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Russ Roberts writes wisely and well about economics, scientism, and Adam Smith [2].

Megan McArdle wisely warns against unleashing the mad dogs of antitrust [3].

Speaking of antitrust, this short new video from the Competitive Enterprise Institute is a must-see [4].

Also warning against the mad dogs of antitrust is James Pethokoukis [5]. Here’s his conclusion:

What explains the misguided nature of Warren’s proposal? First, she concedes she doesn’t care [6] about economic arguments, such as how network effects help create dominant tech firms and how these firms generate huge consumer welfare. Second, she has a poor sense of history, pushing the dodgy idea [7] that the “government’s antitrust case against Microsoft helped [8] clear [9] a path for Internet companies like Google and Facebook to emerge.” Third, she ignores the dynamic nature of these firms, which behave like paranoid competitors rather than complacent monopolists. Fourth, the desire of 21st century progressives to see antitrust as a way of energizing the movement as it did for 20th century progressives might play a role here.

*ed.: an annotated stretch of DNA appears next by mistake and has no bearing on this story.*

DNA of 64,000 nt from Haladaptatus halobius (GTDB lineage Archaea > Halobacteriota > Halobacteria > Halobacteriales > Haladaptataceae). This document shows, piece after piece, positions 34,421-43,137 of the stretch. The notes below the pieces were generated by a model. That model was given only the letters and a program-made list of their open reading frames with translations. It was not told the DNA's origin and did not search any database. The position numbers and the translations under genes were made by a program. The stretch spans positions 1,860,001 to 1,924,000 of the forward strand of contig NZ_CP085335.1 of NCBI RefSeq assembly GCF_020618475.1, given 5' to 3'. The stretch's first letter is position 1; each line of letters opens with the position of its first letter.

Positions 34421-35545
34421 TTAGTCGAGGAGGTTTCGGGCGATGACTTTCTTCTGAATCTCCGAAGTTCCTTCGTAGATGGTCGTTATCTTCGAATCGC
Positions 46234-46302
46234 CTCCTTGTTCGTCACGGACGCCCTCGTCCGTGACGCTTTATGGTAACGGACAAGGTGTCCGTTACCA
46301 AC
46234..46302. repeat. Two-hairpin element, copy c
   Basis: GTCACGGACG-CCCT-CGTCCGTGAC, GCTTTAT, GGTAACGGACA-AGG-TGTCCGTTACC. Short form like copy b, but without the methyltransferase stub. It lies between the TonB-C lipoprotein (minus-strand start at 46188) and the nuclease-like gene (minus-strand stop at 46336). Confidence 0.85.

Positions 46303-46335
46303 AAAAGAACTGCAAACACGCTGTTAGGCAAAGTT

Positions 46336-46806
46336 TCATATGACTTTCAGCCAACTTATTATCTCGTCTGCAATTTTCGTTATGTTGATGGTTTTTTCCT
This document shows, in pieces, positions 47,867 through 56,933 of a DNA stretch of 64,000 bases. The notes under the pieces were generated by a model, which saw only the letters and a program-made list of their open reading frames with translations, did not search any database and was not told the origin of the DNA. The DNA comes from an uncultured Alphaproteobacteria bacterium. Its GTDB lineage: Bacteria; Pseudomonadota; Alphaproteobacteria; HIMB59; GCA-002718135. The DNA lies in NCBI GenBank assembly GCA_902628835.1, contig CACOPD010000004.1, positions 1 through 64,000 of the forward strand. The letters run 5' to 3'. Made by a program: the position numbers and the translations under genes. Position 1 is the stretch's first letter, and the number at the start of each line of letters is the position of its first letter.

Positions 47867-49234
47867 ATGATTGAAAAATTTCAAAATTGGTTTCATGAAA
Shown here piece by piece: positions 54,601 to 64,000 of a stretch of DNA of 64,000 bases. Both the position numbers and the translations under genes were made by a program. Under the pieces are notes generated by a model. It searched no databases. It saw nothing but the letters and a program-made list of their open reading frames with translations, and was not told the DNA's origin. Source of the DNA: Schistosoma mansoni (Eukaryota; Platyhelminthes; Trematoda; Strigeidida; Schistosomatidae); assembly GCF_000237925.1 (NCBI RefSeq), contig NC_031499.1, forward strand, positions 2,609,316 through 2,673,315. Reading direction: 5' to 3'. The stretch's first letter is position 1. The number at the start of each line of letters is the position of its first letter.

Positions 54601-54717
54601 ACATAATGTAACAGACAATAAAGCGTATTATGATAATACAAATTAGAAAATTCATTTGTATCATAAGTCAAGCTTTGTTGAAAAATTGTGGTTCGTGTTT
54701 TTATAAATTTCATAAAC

Here’s my wise colleague Bryan Caplan on hypocrisy and hyperbole [10].

And here’s another of my wise colleagues, Alex Tabarrok, on the spirit-level delusion [11].

Bill Shughart argues that the costs of Daylight Savings Time exceed its benefits [12].

John O. McGinnis is right that it’s wrong – and counterproductive – to empower the state to promote social conservatism [13]. Here’s his conclusion:

Conservatives, particularly religious ones, benefit from the shrinking of state control in education and administration, because it allows them to live their out their own values and to persuade others by example that their values are right. That strategy is not certain to win the culture war but acquiescing to the big administrative state will surely lose it.

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